Artist Susan Abbott is a member of the Vermont Land Trust board. She’s interested in linking art and conservation. Her son, Colin Arisman, thru-hiked the PCT and made a film of his experience. Only The Essential just came out. Head to onlytheessential.com for the movie and for screening events. Here are some of Susan’s thoughts and paintings.
In the summer of 2013, I was in good enough shape to hike all 2,663 miles of the Pacific Crest Trail. Lest you get the wrong idea, I am talking here about my mental, not physical shape, and a vicarious, rather than real, hike. My son Colin Arisman was doing the actual hiking, and I was the parent, at home in Vermont, watching from the sidelines.
Over the last few years, Colin has done a good job helping my husband James and me train for our roles as “parents of a PCT thru-hiker.” From afar we watched Colin’s many outdoor adventures – two thru hikes of Vermont’s Long Trail, backcountry skiing in Colorado, backpacking in Peru, hitchhiking and camping through Patagonia – with a mixture of awe and trepidation.
Any nervousness we had about his solitary outdoor adventures has diminished, and our admiration grown, as we’ve witnessed how carefully Colin plans his trips, organizes his gear, trains for wilderness emergencies – and most importantly, how vital and deep is his drive to experience the outdoors. His dad and I have never felt that Colin’s time in the wilderness is a diversion from “real life.” He seems to be on a path towards making that love of the natural world his life’s work. We have nothing but respect for that choice.
But still – when you’re standing with your son in the airport, about to give him the last hug for a long time, and when for five months of that long time, he will be hiking from Mexico to Canada – it gives you pause. My kid could be at home sitting on the sofa safe and sound playing video games. Instead he’s walking with a half bottle of water through 30 miles of rattlesnake-strewn desert? Where did we go wrong?? Or right??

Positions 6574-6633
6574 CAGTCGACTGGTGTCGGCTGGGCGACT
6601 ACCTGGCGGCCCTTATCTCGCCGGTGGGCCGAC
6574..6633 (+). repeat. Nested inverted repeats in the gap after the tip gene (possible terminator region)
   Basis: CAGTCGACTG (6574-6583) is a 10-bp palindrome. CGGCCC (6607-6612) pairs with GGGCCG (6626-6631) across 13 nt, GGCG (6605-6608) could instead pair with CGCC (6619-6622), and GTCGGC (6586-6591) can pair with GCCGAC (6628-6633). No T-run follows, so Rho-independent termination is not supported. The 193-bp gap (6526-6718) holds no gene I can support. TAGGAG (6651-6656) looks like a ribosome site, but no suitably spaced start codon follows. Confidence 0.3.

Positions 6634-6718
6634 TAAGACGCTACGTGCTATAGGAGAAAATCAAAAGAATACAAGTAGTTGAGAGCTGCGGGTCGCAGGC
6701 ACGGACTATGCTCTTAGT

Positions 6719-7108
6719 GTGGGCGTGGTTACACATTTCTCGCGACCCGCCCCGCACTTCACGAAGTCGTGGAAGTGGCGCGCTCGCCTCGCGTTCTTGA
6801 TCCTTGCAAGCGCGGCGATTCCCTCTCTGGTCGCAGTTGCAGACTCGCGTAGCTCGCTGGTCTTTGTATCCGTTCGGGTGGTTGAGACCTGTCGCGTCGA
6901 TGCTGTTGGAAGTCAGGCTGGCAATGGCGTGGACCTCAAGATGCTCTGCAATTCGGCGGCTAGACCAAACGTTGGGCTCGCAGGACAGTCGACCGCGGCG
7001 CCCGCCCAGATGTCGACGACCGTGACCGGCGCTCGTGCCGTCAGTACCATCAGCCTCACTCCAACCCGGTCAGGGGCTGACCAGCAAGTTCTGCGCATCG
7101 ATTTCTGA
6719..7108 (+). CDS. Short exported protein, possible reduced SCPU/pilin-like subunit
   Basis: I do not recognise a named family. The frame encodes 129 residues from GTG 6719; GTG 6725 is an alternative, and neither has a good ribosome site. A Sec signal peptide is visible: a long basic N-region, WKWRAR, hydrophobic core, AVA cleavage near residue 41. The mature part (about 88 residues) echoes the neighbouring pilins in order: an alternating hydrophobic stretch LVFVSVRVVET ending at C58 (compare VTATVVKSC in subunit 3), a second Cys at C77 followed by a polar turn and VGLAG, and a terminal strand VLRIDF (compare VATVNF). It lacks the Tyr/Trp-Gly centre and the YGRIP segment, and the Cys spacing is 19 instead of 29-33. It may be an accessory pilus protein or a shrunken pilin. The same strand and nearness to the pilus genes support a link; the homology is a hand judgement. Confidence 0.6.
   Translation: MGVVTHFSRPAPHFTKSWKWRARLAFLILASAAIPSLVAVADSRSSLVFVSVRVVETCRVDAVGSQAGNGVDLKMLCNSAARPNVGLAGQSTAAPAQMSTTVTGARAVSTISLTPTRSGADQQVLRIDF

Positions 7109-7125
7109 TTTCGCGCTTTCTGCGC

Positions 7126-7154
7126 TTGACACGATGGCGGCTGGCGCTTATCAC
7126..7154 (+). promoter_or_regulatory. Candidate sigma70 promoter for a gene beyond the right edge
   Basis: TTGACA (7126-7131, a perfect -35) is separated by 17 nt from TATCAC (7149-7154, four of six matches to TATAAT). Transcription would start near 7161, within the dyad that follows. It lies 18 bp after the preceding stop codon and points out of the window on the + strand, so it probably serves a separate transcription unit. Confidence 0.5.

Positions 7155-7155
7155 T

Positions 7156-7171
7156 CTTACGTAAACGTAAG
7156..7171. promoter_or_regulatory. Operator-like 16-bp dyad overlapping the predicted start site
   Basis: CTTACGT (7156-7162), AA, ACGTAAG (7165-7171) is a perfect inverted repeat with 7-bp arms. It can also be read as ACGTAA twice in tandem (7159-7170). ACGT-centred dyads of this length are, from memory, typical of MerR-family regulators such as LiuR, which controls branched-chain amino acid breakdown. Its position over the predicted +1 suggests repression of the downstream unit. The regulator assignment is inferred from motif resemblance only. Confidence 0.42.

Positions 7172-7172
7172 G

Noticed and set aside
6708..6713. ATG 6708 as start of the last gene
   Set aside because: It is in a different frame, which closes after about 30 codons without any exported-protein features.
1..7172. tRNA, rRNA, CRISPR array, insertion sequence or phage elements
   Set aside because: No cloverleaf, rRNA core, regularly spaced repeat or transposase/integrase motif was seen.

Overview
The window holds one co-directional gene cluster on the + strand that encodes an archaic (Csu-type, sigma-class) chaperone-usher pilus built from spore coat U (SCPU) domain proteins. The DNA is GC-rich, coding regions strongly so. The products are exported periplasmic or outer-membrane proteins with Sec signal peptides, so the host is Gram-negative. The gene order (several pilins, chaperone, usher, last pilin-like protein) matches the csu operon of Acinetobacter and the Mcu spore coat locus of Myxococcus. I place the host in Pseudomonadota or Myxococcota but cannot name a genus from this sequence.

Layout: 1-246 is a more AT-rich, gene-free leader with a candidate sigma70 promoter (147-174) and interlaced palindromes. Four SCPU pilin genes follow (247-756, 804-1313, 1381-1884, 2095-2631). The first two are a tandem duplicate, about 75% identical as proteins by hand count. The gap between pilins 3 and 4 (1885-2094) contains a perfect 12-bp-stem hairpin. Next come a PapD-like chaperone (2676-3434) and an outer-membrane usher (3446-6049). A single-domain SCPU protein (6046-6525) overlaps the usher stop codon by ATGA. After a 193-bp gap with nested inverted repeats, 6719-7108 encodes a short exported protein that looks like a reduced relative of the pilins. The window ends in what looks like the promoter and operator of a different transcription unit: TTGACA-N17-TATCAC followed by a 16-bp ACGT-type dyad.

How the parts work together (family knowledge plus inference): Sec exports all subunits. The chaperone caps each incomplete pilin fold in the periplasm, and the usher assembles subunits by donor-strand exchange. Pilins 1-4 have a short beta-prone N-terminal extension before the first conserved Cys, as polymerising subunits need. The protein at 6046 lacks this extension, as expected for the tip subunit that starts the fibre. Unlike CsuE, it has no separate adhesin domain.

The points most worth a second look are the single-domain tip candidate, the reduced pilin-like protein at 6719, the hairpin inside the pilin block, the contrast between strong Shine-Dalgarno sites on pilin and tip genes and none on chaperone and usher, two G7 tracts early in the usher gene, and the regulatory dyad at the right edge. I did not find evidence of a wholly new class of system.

In my usual, calmer mode of thought, I know just how we ended up with a child who not only wants to walk from Mexico to Canada, but also make a film about the experience. Though Colin’s dad and I aren’t skilled outdoor adventurers like he is, we are travelers. James thru-hiked the Long Trail at Colin’s age, hitched across the U.S. and Canada, sailed with the Merchant Marine and lived for years in India and the east. My work as a visual artist takes me on frequent trips abroad. Colin grew up thinking that traveling, and recording the experience in film and paint are normal activities.
But there’s a difference between me lugging an easel and art supplies a hundred feet into the woods to make a painting and a PCT hiker with a 25-mile-a-day goal taking the time to stop and document the journey with film, photos, or writing. Art alone is hard enough, but combining it with that level of physical and mental challenge is truly impressive. Hats off to the intrepid hikers who manage to do both.
When Colin asked if I’d like to collaborate on visuals for the film Only the Essential he’s making about his PCT thru-hike, I was happy to sign on. We decided I would create a hand-drawn map, hand-lettered titles and seven watercolors that would segue into live action footage at the start of each new section of the film.
It’s been a fun challenge to register my watercolor “stills” in sync with Colin’s live action footage as precisely as I can, and to give them a painterly quality that will add some different texture to the film. I’m very much looking forward to seeing the finished film on the big screen this winter when Colin will be previewing it around the country, including here in Vermont.
I’ve found that my own work as a visual artist has been influenced by experiencing, even vicariously, a Pacific Crest Trail hike. We moved to rural Vermont from a city 20 years ago because we loved the farms, woods and fields here, but my painting didn’t always reflect that passion. Watching Colin live out his love of nature has inspired me to leave my studio more often to paint in the field, to unite the physical activity of being in nature with the mental and emotional challenges of making art. As any “plein air” painter will tell you, combining the outdoors and art is both difficult and exhilarating.
This summer and autumn I’ve been up in Vermont’s remote Northeast Kingdom working on the project Eyes on the Land with the Vermont Land Trust. Artists from around the state are spending the year working on conserved properties; in my case, a 1,000-acre farm and wetlands. Here’s my blog about getting to know that beautiful landscape:http://www.susanabbott.com/johnson-farm-project/.
I’ve also started a series of paintings along the Connecticut River that will take me from one end to the other looking at all the remarkable variety of countryside, towns and cities along its banks. Colin and I are already talking about another collaboration for next summer: I’ll paint my way down the river, while he walks and paddles the length, filming our adventure.
I’ve learned something about taking on such a big project and long journey from watching my son walk the Pacific Crest Trail and from my own time working as an artist: we’ll just put one foot in front of the other, and see where we end up.